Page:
• Shakespeare Never Did This (augmented edition) (1995)
  • [Living On Luck]: Selected Letters 1960-1970, Volume 2 (1995)
  • [Betting on the Muse]: Poems & Stories (1996)
  • [Bone Palace Ballet]: New Poems (1997)
  • [The Captain is Out to Lunch and the Sailors Have Taken Over the Ship] (ill. by [R. Crumb]) (1998)
  • [Reach for the Sun]: Selected Letters 1978-1994, Volume 3 (1999)
  • [What Matters Most Is How Well You Walk Through the Fire] (1999)
  • [Open All Night]: New Poems (2000)
  • [Night Torn Mad With Footsteps] (2001)

short fiction and essay

  • [Confessions of a Man Insane Enough to Live with Beasts] (1965)
  • [All the Assholes in the World and Mine] (1966)
  • [Notes of a Dirty Old Man] (1969)
  • [Erections, Ejaculations, Exhibitions and General Tales of Ordinary Madness] (1972)
  • [South of No North] (1973)
  • [The Most Beautiful Women in Town and Other Stories] (1983)
  • [Bring Me Your Love] (1983)
  • [Tales of Ordinary Madness] (1984)
  • [Hot Water Music] (1983)
  • [There's No Business] (1984)


  • [Post Office] (1971)
  • [Factotum] (1975)
  • [Women] (1978)
  • [Ham on Rye] (1982)
  • [Hollywood] (1989)
  • [Pulp] (1994)


  • [Barfly] (1987)

s e l e c t e d   m e t a n o d e

poetry by Buk

  • [I met a genius]
  • [the mockingbird]
  • [no help for that]
  • [nothing is as effective as defeat]

s o u r c e s

any look at bukowski's life begins with his work, his autobiography, which, much like [jack kerouac] and his [duluoz legend], is his work, nearly all of it. it is from here, more than anywhere else, that bukowski biographers draw their information.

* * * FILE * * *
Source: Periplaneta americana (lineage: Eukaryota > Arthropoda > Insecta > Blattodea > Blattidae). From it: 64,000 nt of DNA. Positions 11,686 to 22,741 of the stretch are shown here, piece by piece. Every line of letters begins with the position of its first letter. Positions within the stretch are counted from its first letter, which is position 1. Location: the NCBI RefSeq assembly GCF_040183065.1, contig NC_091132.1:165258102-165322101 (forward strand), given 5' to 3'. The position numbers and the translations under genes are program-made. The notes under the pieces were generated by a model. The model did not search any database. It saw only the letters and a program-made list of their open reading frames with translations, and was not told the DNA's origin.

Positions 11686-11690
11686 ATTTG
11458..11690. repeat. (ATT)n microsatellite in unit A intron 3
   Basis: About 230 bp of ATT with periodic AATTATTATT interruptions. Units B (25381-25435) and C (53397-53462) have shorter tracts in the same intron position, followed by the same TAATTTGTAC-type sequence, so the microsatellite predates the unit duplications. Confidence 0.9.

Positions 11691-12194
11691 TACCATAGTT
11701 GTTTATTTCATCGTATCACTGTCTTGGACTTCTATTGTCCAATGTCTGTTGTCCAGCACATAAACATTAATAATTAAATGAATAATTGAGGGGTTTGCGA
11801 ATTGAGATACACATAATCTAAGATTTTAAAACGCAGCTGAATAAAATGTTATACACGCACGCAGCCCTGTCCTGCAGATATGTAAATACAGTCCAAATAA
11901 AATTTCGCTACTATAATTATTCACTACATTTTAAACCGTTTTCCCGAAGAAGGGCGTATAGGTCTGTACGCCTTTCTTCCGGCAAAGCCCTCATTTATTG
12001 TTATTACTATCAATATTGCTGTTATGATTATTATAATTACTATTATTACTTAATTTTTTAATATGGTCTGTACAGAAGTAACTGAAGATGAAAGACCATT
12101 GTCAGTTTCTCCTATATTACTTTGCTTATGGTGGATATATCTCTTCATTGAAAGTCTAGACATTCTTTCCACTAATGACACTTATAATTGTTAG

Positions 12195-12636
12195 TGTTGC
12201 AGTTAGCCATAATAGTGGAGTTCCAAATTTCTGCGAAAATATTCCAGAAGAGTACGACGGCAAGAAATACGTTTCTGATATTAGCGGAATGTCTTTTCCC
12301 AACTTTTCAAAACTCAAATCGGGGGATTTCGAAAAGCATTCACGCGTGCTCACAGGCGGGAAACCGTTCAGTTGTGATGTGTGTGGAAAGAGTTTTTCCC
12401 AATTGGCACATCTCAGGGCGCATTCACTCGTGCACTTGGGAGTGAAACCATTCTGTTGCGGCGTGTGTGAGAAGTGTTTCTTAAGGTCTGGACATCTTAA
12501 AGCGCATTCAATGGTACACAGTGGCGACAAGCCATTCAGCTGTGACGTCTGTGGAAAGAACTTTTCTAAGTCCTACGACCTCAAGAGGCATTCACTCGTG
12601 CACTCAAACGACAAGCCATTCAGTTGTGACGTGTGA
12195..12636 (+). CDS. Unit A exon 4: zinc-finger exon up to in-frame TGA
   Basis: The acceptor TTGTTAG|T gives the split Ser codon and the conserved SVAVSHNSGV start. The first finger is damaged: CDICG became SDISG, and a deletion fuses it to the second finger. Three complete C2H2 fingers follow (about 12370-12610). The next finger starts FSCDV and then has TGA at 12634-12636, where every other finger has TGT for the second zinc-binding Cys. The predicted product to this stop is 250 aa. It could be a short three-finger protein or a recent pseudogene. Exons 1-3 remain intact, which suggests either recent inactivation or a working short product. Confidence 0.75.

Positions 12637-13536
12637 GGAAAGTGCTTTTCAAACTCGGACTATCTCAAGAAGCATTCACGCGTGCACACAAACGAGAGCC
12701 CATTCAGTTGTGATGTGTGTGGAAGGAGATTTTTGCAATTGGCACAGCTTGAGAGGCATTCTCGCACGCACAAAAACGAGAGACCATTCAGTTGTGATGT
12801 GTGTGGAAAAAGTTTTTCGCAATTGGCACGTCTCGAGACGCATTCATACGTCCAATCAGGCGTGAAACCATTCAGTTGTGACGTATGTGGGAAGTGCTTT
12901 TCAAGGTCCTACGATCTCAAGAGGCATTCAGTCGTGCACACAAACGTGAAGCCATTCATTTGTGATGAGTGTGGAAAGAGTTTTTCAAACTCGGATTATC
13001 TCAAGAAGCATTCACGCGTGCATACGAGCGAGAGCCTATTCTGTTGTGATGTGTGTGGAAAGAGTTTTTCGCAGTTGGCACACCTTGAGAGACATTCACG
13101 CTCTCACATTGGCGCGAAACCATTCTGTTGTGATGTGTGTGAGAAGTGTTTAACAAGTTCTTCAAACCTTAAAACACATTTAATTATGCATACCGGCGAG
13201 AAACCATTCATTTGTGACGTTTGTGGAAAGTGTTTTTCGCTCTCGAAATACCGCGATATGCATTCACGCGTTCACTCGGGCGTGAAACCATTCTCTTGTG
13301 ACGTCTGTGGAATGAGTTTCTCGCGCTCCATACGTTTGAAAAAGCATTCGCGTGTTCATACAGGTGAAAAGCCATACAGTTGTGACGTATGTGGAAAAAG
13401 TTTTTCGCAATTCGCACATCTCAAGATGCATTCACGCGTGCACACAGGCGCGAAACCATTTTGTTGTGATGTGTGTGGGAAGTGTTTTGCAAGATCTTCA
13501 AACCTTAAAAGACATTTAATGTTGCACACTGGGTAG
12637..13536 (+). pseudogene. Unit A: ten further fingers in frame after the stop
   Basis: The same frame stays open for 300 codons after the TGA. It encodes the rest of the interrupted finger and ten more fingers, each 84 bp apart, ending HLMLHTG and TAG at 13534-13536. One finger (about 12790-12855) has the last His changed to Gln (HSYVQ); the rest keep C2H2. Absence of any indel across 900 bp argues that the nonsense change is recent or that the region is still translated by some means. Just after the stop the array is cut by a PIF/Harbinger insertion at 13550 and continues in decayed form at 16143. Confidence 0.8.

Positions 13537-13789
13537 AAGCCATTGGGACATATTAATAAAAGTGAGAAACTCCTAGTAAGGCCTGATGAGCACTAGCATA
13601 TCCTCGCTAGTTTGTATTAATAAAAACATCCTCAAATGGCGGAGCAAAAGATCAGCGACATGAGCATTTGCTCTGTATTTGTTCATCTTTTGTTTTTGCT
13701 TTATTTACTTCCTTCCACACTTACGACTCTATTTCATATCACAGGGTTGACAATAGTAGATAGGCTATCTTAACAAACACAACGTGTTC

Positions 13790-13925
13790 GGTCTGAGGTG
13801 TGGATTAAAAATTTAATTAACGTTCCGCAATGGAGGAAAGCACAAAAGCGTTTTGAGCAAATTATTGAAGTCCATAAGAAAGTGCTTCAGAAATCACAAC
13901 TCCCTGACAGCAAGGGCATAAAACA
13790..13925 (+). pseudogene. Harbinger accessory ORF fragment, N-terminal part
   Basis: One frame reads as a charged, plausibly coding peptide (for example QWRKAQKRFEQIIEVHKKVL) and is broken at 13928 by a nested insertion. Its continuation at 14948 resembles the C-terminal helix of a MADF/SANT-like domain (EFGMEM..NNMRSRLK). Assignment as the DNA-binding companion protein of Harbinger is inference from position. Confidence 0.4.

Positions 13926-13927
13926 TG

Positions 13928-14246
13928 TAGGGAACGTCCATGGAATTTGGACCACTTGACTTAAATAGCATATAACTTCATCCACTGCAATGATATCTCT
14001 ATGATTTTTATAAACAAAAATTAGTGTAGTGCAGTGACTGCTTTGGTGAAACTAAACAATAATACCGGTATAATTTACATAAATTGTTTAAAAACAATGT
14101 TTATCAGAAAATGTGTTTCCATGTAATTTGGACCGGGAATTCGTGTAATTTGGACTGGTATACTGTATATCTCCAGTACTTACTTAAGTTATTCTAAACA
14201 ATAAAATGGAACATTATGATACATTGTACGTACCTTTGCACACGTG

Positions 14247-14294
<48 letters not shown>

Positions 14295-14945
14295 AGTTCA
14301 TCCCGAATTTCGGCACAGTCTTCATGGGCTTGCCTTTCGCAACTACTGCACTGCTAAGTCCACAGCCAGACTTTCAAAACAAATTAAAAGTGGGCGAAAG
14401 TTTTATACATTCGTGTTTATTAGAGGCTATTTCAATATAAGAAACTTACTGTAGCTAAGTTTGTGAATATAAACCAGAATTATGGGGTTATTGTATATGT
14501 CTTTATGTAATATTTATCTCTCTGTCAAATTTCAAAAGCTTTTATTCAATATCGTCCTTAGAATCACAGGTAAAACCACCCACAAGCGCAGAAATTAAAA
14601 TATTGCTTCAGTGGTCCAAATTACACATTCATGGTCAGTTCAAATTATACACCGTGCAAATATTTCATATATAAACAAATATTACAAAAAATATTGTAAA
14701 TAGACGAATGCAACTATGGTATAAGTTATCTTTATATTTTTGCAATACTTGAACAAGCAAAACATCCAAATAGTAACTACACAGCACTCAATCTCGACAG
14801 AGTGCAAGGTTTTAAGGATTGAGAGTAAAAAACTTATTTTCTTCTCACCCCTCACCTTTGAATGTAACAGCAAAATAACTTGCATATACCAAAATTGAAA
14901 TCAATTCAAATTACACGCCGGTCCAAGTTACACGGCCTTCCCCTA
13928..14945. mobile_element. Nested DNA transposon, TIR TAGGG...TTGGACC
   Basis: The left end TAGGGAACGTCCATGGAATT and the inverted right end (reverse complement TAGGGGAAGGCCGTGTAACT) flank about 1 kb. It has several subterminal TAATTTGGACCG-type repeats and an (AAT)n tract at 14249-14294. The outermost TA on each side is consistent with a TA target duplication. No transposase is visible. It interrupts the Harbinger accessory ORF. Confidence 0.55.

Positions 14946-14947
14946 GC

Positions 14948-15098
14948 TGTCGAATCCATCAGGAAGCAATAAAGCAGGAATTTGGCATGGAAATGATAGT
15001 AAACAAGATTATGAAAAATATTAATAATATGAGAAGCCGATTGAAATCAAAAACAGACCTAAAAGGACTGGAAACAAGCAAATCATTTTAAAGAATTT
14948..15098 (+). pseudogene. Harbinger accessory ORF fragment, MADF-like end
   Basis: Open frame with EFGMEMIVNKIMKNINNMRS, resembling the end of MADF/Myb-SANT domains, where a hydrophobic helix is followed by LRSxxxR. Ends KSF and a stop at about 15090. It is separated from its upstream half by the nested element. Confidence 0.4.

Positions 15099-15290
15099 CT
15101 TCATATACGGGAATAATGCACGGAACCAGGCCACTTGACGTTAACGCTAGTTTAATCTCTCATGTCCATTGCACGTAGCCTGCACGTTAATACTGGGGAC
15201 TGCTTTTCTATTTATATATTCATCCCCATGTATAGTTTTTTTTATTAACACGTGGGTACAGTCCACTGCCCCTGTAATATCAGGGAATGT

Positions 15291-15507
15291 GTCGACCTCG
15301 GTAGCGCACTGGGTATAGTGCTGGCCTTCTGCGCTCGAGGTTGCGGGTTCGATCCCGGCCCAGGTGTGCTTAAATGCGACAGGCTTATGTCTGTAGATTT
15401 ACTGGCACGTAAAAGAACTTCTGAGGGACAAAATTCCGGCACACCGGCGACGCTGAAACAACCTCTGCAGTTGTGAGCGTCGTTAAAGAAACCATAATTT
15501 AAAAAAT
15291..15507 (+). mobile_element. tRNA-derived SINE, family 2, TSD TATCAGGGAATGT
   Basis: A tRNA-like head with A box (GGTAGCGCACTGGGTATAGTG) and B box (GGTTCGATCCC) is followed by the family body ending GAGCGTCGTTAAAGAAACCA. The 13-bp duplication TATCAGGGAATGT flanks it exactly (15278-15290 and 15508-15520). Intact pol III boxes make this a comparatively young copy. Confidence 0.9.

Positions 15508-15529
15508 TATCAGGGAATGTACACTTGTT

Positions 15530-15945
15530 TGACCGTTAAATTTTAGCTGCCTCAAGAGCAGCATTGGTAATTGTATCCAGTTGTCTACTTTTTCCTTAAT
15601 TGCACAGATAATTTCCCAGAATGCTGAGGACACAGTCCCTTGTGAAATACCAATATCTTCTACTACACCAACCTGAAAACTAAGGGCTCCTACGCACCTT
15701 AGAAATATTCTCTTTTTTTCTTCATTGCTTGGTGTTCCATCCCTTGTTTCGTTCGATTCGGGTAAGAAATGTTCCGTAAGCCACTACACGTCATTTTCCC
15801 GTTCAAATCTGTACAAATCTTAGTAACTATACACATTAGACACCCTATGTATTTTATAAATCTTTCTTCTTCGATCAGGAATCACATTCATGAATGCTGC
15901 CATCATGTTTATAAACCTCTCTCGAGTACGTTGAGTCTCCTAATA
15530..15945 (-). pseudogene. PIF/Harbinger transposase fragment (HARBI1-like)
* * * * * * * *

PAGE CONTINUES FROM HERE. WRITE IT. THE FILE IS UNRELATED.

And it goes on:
i suggest reading ham on rye, factotum, post office, women, and hollywood (in that order) for an approximation of a cohesive autobiography.

in addition, the following have proved helpful in writing this piece:

  • [Neeli Cherkovski|cherkovski, neeli]. [bukowski: a life], new york city, random house, [1991] — neeli cherry was a friend of bukowski for many years and provides an insider's point-of-view into bukowski's life.
  • [Daniel Weizmann|weizmann, daniel], ed. drinking with bukowski; recollections of the poet laureate of skid row, new york city, thunder's mouth press, [2000] — various essays on bukowski by friends and associates. of particular interest, a somewhat-bitter essay titled "the death of charles bukowski" by [john bryan], former editor of [open city].
  • — black sparrow press published the vast majority of bukowski's works.
  • news:alt.books.bukowski — like any newsgroup, incredibly obscure, informative, and infuriating.